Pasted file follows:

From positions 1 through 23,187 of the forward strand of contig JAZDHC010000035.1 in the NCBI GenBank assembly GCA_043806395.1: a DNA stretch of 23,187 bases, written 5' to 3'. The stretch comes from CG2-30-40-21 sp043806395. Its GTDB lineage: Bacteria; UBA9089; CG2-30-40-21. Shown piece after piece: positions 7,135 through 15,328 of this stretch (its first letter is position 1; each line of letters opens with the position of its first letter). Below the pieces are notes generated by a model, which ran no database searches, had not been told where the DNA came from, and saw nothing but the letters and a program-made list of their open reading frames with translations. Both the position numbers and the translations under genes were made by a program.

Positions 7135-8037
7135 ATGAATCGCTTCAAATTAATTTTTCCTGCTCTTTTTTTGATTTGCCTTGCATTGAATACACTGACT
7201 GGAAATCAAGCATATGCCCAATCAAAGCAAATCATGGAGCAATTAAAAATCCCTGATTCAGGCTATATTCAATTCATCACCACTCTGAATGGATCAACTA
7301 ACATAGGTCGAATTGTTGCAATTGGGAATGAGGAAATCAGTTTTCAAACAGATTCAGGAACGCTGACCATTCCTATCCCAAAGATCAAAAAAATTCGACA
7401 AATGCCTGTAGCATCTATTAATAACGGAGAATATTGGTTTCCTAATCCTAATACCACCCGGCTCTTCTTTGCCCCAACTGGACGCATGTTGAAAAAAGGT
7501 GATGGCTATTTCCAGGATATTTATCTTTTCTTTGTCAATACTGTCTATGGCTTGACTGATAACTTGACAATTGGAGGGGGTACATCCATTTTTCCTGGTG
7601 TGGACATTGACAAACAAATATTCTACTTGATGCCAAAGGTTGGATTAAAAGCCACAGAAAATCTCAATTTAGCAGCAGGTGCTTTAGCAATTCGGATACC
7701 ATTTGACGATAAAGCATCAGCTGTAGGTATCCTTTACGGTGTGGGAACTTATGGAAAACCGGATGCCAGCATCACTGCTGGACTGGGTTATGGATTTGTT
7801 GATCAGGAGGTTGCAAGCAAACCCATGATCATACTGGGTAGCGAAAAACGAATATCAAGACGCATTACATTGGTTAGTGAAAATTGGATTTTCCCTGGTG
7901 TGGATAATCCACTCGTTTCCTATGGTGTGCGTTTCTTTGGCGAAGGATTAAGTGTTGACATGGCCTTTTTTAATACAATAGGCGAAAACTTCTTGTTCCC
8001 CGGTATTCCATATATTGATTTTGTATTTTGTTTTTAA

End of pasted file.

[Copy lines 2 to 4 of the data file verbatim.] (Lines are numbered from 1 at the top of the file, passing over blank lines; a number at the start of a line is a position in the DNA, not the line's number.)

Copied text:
Positions 7135-8037
7135 ATGAATCGCTTCAAATTAATTTTTCCTGCTCTTTTTTTGATTTGCCTTGCATTGAATACACTGACT
7201 GGAAATCAAGCATATGCCCAATCAAAGCAAATCATGGAGCAATTAAAAATCCCTGATTCAGGCTATATTCAATTCATCACCACTCTGAATGGATCAACTA